I wasn’t just using the Revelation to St John as the “factual narrative of events that will occur in the future.” In fact, I would caution anyone against that. However, the whole of the NT witness, including the minor apocalypses in the Gospels, does point toward the outline of “events” as I have given them in my comments above.

      On top of which, I think I would affirm that Christ in heaven at the right hand of God DOES have two legs, two arms and possibly even a beard. I base that idea on the fact that his bodily ascension was observed, and he was observed to have ascended in recognisably the same human body that he rose from the grave. Add to that the fact that the disciples were told that they would see him come in the same way they saw him go into heaven, and I don’t think you have any basis for saying that at any point his resurrected body (as observed by the apostles etc) was altered or abandoned.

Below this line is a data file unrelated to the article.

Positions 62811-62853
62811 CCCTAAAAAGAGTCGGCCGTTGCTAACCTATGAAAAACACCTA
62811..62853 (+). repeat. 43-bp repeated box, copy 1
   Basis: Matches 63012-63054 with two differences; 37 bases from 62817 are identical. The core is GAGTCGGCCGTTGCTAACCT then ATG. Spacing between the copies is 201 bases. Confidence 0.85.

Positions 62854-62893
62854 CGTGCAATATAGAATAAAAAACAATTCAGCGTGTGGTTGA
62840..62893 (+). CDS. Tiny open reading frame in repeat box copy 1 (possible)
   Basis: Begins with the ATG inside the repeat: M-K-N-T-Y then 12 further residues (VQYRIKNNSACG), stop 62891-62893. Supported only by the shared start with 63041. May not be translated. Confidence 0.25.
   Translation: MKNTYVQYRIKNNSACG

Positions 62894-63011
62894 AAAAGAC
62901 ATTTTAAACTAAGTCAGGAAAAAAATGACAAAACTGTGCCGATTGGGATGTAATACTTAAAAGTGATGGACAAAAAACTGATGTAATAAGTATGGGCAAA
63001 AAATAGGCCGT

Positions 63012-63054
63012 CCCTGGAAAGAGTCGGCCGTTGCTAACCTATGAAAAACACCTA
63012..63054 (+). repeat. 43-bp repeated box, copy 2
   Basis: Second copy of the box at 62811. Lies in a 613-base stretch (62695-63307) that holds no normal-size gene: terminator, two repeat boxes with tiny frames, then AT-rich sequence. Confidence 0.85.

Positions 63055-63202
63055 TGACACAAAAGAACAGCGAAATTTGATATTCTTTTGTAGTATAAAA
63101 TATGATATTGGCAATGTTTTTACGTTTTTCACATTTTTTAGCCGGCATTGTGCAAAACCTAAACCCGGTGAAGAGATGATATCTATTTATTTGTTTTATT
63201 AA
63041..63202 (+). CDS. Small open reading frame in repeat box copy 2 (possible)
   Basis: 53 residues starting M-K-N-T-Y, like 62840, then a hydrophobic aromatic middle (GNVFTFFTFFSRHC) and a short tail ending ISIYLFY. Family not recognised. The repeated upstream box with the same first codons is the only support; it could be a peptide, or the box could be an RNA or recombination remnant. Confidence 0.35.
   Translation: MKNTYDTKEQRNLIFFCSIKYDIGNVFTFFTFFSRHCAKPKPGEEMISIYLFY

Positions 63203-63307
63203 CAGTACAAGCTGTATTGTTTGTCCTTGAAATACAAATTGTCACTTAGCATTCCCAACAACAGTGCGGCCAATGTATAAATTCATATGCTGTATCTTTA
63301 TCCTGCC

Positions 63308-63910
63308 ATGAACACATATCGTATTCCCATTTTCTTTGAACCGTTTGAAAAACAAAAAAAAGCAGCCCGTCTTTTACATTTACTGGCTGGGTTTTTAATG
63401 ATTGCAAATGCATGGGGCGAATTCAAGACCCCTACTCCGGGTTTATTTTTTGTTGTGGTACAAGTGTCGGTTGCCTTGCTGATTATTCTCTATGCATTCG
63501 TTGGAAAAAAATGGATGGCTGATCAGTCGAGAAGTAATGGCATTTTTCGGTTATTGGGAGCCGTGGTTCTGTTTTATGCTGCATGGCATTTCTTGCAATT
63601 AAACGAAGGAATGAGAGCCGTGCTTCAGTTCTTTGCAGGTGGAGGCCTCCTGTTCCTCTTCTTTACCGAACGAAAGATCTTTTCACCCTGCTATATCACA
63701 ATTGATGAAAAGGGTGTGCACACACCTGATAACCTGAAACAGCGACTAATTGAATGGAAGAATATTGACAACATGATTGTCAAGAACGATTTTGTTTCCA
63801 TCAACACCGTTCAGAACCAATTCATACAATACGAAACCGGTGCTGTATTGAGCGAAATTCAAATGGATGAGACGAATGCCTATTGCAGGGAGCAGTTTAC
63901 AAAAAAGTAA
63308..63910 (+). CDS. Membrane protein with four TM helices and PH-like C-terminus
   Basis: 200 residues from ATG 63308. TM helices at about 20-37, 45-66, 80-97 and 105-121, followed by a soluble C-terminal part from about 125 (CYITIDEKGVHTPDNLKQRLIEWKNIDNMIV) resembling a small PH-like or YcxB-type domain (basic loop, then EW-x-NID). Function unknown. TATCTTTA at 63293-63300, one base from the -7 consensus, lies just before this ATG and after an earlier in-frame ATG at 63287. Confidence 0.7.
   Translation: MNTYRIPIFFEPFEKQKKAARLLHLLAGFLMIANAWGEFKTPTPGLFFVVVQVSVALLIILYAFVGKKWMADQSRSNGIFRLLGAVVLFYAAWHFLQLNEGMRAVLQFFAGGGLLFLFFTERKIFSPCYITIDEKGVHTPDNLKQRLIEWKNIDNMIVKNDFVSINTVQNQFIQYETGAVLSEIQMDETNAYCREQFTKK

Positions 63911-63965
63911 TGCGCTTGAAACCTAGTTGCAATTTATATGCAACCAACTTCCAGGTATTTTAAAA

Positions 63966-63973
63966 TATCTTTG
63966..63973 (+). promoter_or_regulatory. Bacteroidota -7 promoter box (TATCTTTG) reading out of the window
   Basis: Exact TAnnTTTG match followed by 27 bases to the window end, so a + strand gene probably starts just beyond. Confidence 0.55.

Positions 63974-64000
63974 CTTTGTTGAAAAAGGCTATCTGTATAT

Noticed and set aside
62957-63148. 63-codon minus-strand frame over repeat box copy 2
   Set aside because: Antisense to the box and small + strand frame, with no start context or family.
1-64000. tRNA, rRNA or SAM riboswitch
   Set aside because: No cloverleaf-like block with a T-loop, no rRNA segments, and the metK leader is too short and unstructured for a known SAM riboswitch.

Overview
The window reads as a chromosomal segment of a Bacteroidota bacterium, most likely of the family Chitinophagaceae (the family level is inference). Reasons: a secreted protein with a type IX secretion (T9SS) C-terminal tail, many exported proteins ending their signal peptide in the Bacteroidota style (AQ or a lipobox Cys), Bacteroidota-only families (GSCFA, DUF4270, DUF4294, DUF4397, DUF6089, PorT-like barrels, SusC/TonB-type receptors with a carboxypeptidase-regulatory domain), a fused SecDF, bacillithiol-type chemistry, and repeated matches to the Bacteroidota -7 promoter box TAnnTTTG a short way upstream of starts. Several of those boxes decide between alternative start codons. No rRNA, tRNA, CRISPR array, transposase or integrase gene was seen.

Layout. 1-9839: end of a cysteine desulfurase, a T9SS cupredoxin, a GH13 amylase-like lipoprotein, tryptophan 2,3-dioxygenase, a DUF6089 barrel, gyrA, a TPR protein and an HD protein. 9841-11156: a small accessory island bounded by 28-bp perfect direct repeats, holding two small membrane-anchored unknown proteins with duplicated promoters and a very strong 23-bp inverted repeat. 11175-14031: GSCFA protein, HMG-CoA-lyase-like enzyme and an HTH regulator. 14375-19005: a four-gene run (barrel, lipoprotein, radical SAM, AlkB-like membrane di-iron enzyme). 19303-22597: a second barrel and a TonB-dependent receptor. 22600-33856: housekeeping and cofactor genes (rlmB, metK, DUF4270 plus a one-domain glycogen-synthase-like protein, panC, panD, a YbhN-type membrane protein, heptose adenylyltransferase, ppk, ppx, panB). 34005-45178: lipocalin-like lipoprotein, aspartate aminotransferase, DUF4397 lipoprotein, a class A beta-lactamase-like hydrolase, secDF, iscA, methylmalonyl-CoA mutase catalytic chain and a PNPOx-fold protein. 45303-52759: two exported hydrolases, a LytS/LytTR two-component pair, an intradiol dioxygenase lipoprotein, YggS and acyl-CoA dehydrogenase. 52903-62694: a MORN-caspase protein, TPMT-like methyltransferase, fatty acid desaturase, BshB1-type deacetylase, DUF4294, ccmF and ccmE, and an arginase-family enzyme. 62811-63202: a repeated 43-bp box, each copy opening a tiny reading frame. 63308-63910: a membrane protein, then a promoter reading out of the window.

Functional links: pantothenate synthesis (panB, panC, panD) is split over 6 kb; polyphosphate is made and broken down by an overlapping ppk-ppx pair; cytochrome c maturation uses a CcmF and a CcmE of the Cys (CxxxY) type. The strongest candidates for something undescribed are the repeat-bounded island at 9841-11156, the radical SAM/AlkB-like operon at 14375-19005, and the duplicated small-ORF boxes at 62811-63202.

This does not mean that his body cannot take other forms, such as in the Sacrament of the Eucharist or in the Communion of Saints which is the Church.

  9. Tom says:

    Pregerinus,
    This was a topic hotly debated by the medievals, and I favour (as is my want) Aquinas’ response.